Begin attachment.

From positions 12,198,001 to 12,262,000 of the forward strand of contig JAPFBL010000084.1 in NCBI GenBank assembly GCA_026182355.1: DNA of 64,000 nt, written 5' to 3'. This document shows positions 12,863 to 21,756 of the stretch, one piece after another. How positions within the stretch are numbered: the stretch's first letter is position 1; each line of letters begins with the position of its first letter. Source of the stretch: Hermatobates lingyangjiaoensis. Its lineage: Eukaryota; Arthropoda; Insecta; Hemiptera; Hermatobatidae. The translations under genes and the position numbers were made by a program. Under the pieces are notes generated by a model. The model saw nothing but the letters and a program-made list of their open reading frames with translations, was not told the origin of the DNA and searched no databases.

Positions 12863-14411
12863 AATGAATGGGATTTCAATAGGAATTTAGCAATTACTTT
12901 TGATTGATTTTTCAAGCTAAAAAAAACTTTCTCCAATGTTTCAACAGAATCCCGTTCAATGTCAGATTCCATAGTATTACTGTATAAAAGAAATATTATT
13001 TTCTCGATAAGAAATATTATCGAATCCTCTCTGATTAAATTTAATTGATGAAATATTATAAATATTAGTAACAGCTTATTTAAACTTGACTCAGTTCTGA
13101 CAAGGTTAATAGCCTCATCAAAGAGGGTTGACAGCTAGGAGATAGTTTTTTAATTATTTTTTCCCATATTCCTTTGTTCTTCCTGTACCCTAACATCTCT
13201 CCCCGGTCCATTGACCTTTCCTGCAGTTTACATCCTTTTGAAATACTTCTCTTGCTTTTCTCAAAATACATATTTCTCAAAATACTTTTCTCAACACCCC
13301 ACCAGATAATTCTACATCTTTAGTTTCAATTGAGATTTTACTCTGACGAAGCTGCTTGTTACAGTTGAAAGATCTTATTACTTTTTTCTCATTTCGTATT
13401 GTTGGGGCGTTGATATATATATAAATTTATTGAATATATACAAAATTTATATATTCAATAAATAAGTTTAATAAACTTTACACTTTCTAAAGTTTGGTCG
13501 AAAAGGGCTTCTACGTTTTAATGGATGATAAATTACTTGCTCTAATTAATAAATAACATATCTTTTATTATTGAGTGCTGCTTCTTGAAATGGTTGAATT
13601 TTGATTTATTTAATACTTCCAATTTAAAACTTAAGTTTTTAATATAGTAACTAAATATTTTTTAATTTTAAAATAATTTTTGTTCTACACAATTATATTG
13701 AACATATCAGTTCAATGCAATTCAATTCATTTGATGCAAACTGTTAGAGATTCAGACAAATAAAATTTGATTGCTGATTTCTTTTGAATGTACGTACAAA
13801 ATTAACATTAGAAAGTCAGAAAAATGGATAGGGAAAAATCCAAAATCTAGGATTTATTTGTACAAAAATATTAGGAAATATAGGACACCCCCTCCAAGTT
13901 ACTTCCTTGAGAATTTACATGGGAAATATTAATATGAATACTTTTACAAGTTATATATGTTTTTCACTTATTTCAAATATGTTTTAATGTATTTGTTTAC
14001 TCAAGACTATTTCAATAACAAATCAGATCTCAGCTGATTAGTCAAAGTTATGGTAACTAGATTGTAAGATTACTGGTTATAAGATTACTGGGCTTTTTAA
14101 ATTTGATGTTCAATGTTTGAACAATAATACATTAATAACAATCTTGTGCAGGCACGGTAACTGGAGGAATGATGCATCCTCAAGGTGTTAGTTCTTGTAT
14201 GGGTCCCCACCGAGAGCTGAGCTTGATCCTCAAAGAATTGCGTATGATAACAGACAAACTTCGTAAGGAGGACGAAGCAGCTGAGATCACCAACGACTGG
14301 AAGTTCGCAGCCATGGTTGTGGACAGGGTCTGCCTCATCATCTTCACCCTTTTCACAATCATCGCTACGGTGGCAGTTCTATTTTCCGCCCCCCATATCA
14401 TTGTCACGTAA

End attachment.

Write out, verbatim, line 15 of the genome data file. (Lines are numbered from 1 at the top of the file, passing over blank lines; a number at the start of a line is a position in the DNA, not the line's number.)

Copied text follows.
14001 TCAAGACTATTTCAATAACAAATCAGATCTCAGCTGATTAGTCAAAGTTATGGTAACTAGATTGTAAGATTACTGGTTATAAGATTACTGGGCTTTTTAA